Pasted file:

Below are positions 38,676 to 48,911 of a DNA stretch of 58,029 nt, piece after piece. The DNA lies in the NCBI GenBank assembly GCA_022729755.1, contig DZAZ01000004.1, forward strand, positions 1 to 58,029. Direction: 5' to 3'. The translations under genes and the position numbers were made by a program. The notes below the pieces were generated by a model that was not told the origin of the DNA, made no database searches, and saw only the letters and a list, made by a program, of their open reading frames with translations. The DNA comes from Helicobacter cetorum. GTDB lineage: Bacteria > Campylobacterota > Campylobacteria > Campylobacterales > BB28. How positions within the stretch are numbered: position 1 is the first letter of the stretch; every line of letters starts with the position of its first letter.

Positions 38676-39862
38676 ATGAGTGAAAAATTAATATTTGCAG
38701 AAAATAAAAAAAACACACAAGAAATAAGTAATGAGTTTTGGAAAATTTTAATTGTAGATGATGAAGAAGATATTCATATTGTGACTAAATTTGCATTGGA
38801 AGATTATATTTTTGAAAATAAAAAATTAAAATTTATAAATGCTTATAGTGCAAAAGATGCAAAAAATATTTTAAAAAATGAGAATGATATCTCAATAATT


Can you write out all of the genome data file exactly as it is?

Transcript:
Below are positions 38,676 to 48,911 of a DNA stretch of 58,029 nt, piece after piece. The DNA lies in the NCBI GenBank assembly GCA_022729755.1, contig DZAZ01000004.1, forward strand, positions 1 to 58,029. Direction: 5' to 3'. The translations under genes and the position numbers were made by a program. The notes below the pieces were generated by a model that was not told the origin of the DNA, made no database searches, and saw only the letters and a list, made by a program, of their open reading frames with translations. The DNA comes from Helicobacter cetorum. GTDB lineage: Bacteria > Campylobacterota > Campylobacteria > Campylobacterales > BB28. How positions within the stretch are numbered: position 1 is the first letter of the stretch; every line of letters starts with the position of its first letter.

Positions 38676-39862
38676 ATGAGTGAAAAATTAATATTTGCAG
38701 AAAATAAAAAAAACACACAAGAAATAAGTAATGAGTTTTGGAAAATTTTAATTGTAGATGATGAAGAAGATATTCATATTGTGACTAAATTTGCATTGGA
38801 AGATTATATTTTTGAAAATAAAAAATTAAAATTTATAAATGCTTATAGTGCAAAAGATGCAAAAAATATTTTAAAAAATGAGAATGATATCTCAATAATT